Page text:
A new drug for the treatment of severe pain under development by Australian biotechnology company Xenome Limited (“Xenome”) has shown promise for the relief of chronic pain in cancer patients in a Phase II clinical trial.
Relief of pain in cancer patients continues to present a major medical challenge. Patients are usually treated with opioid drugs such as morphine, sometimes in combination with other analgesic drugs. While opioids relieve pain for many patients, they can have the unwanted effects of constipation, nausea, sleepiness and, in isolated cases, the slowing or cessation of breathing. They are also addictive and subject to abuse.
Xenome’s new drug candidate, Xen2174, is a chemically modified, synthetic version of a venom peptide that cone snails use to immobilise prey. It has the potential to overcome some of the disadvantages of opioids and, as a result, could have a significant impact on the quality of life for people suffering from pain.
The results of the cancer pain trial were presented at the 12th World Congress on Pain in Glasgow, UK, attended by thousands of pain researchers and clinical practitioners.
The study investigated a single increasing dose of Xen2174 (from 0.025 to 40 mg) injected into the fluid surrounding the spine (intrathecal administration). It was designed to determine (i) a safe and well tolerated dose of the drug, (ii) the way the body handles Xen2174 (drug pharmacokinetics) and (iii) the patients' pain response to treatment.
The 37 patients enrolled in the trial had a background of chronic pain that was not adequately treated with routine analgesia treatments. Xen2174 was found to be well tolerated by these patients, who had a diversity of cancer history and pain origin and severity at study entry. Evidence of pain relief was seen at most dose levels over the four day observation period and was characterised by rapid onset of action and long-lasting effect.
The majority of adverse events attributable to Xen2174 were assessed as either mild or moderate, with more serious events largely restricted to the highest dose tested.
Analysis of Xen2174 levels demonstrated that standard pharmacokinetic parameters varied in a predictable manner with increasing doses. Peak drug levels and rates of clearance were within acceptable clinical parameters.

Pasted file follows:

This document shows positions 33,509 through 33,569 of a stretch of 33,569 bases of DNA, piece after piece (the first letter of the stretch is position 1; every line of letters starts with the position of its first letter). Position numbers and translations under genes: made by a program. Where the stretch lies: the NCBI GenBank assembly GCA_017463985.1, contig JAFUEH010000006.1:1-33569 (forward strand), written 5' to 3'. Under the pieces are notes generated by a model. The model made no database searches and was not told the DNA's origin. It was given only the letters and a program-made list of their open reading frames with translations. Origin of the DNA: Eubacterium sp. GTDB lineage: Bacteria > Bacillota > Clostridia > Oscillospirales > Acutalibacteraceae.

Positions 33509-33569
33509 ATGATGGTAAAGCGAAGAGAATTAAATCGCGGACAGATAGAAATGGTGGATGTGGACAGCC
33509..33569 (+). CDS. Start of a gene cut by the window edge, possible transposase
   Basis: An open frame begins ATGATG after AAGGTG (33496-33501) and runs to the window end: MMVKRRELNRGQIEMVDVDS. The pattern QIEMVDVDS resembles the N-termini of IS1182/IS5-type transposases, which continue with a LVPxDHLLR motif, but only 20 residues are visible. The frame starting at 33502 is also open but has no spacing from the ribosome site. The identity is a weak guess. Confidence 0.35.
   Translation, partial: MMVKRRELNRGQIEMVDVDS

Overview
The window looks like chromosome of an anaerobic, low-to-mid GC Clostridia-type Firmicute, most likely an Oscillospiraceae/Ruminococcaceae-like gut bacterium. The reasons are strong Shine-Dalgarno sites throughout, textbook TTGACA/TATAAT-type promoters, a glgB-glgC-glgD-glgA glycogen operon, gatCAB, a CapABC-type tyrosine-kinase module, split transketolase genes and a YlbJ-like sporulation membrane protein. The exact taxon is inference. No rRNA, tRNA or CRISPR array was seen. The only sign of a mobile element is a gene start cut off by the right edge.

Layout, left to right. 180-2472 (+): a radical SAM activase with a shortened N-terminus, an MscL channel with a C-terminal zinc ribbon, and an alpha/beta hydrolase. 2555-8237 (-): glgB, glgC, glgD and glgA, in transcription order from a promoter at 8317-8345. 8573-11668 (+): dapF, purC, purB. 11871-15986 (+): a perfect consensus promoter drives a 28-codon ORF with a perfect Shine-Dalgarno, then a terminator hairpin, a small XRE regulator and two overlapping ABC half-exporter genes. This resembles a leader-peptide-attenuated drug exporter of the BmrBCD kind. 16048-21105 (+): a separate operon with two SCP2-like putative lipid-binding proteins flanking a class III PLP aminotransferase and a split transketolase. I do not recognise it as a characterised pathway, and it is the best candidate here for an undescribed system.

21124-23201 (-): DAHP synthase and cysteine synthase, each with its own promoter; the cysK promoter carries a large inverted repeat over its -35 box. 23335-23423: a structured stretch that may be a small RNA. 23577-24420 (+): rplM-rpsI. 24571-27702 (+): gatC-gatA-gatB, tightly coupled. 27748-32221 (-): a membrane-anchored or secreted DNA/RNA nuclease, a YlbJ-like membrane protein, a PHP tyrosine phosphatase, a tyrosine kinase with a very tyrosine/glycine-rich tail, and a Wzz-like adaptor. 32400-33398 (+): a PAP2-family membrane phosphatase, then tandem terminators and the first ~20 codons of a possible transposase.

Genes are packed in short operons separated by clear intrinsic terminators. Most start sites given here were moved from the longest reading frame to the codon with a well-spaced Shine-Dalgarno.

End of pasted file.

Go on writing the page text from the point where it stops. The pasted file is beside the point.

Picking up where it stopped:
“In this study Xen2174 showed a very acceptable side effect profile across a wide range of dose levels, providing a solid basis for continued clinical development. In addition, we saw evidence that a single dose of Xen2174 can relieve pain quickly and for a sustained period” said Dr Ian Nisbet, CEO of Xenome.
The next clinical trial of Xen2174 will be in acute, post-surgical pain, and is due to commence before the end of 2008.
Xenome is a biotechnology company that is focused on the discovery and development of peptide-based therapeutics. The Company's lead product, Xen2174, is a novel conopeptide analogue for the treatment of severe pain. Enrolment into an international phase I/II clinical trial in patients with cancer pain was recently completed and a phase II study in post-operative pain is due to commence in 2008.
Xenome's discovery platform is based on a proprietary library of venom peptides. Late in 2007 Xenome and Amylin Pharmaceuticals entered into a partnership to screen Xenome's library for new drug candidates against metabolic disease targets. Both Xen2174 and the Amylin partnership leverage off Xenome's unique expertise in peptide chemistry and its ability to translate the evolutionary advantages inherent in venom peptides into highly bioactive, drug-like molecules.
Further information can be obtained from the Xenome website (www.xenome.com).
Dr Ian Nisbet
Chief Executive Officer
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